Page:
“A person also discriminates against another person if, in any circumstances relevant for the purposes of any provision referred to in subsection (1)(b), he applies to the person a provision, criterion or practise which he applies or would apply equally to persons, not of the same race, ethnic or national origins as that other.
“A person victimises another if, in any circumstance relevant for the purpose of this Act, the person does any act that is injurious to the well-being and esteem of another person by treating the person to less favourably than, in those circumstances, such person treats or would treat other persons,” it stated.
On punishment that goes with hate speech and other related matters, the bill states that “any person who commits an offence under this section shall be liable to life imprisonment and where the act causes any loss of life, the person shall be punished with death by hanging.”
Meanwhile, the Federal Government on Wednesday distanced itself from the proposed death penalty being prescribed for hate speech.
Gbemi Saraki, minister of state for transportation, while responding to questions on the Bill, said Nigerians should have nothing to fear, adding that the Bill “was a mere proposal”.
She said that the fact that the bill is prescribing death penalty does not mean it will necessarily pass like that.
In any case, she said, the nation already has Cyber Crimes (Prohibition, Prevention, Etc) Act, 2015 which takes care of hate speech.
“Let me just address the issue of hate crime and the bill before the National Assembly. Like you rightly said, it’s a bill, it’s not yet law. So, the sponsor of the bill might have put the death penalty there. I think we are jumping the gun a bit. Like you said, he is proposing the bill, it’s not yet an act,” she said.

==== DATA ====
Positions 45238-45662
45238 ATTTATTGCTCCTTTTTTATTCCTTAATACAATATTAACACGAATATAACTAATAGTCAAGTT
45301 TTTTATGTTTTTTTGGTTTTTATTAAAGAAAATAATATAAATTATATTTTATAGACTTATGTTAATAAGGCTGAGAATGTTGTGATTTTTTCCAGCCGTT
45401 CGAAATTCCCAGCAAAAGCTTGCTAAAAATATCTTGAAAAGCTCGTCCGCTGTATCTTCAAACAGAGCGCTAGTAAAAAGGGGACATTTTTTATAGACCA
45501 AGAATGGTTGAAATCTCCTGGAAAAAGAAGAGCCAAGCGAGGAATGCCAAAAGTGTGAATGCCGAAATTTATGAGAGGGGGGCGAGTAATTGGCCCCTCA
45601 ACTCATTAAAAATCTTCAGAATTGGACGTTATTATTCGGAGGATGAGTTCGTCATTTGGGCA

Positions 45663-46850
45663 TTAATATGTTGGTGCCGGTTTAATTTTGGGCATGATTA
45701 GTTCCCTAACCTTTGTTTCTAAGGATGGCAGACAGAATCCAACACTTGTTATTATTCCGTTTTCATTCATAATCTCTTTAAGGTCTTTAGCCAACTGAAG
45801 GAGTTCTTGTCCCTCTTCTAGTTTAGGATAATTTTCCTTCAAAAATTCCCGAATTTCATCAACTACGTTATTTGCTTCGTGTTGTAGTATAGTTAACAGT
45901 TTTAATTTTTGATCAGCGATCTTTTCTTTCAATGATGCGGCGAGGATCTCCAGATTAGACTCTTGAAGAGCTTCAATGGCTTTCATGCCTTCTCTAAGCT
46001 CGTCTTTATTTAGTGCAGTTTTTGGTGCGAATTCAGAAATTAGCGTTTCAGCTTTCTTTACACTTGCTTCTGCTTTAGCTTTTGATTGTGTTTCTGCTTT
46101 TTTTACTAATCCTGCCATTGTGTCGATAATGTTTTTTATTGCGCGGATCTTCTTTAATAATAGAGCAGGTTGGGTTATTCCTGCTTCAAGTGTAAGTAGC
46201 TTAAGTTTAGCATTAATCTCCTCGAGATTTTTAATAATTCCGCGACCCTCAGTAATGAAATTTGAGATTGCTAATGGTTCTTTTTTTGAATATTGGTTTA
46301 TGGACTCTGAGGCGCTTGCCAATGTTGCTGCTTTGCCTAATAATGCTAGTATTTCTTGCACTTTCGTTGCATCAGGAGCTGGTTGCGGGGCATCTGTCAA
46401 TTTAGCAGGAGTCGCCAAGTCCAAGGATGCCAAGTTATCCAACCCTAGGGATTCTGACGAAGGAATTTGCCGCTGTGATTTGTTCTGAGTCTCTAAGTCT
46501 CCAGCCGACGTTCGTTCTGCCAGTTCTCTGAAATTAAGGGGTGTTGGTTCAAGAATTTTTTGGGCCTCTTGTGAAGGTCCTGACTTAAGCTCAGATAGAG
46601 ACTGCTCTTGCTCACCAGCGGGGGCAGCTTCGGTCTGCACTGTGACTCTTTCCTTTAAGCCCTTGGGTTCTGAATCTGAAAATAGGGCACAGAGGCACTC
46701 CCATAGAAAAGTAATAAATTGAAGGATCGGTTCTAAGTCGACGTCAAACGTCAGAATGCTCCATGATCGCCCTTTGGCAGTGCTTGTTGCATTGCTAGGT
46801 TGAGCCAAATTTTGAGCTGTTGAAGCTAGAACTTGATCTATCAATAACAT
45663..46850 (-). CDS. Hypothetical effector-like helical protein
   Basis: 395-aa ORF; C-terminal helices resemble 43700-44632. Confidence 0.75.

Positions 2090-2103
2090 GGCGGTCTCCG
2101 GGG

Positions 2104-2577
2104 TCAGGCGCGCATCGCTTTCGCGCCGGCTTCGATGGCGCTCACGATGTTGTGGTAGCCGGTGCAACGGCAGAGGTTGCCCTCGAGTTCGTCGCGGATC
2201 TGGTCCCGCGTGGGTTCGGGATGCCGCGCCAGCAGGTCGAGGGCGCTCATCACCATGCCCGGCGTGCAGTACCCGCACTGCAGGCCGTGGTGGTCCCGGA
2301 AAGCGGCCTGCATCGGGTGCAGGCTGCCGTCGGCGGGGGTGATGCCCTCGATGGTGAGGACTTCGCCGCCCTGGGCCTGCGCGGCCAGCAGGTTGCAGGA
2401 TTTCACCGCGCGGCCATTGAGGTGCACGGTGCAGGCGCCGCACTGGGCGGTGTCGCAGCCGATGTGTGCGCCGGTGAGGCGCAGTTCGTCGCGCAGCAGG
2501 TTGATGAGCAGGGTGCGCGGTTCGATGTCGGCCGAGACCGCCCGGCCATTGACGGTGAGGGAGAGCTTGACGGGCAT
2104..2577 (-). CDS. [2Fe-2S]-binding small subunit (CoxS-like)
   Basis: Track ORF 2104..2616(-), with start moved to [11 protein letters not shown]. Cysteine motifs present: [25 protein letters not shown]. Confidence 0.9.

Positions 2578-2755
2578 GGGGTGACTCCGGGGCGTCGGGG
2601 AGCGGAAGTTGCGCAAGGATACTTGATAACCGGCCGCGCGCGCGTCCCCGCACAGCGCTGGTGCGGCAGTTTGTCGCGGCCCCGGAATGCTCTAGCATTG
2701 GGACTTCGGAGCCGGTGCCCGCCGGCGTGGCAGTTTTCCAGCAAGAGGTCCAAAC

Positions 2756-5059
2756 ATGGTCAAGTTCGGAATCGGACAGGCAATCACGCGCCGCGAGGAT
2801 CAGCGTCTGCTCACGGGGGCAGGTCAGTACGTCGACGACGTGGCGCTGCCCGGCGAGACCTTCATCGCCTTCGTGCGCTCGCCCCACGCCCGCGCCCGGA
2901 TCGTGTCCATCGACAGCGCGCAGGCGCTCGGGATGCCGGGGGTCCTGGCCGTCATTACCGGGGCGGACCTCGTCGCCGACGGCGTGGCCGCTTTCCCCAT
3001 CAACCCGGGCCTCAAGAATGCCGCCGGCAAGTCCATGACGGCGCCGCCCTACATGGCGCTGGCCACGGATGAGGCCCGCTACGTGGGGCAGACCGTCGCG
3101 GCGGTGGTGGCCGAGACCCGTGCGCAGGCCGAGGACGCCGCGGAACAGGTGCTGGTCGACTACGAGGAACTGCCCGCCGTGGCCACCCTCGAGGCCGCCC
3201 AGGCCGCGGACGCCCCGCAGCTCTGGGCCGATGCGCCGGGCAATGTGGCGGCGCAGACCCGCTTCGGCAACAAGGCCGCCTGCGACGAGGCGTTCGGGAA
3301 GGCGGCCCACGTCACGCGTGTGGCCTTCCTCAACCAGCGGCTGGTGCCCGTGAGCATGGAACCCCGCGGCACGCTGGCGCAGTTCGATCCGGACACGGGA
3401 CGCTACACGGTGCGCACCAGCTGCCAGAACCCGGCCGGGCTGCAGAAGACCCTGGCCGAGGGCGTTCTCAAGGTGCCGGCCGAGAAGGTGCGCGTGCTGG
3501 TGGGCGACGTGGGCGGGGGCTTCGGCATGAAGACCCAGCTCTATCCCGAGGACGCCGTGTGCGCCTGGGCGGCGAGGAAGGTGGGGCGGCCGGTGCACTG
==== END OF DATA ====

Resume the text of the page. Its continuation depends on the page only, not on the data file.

Godiya Akwashiki (Nasarawa South), acting Senate spokesperson, said on Wednesday there is no cause for alarm over the punishment proposed for culprits of hate speech.
Akwashiki, who stated this on Wednesday in an interview, however, appealed to Nigerians to be patient, assuring that the bill will not in any way infringe on the fundamental rights of Nigerians.
“I want to urge Nigerians to exercise patience with the Senate because it is not wise for me nor legally right for me to discuss a bill that has not been mentioned for the second time on the floor of the Senate. When the bill comes for second reading, then you will know where it is heading or what the Senate intends to do. I want to assure you that even if the bill scales second reading on the floor of the Senate, we are working for the progress and betterment of Nigerians,” Akwashiki said.
“We are representing the local people even in the village. That bill even, if it scales second reading, it will protect your interest (as journalists) and give you immunity to make sure you do your job justifiably without fear,” he said.
SOLOMON AYADO, TONY AILEMEN, Abuja, & ENDURANCE OKAFOR, in London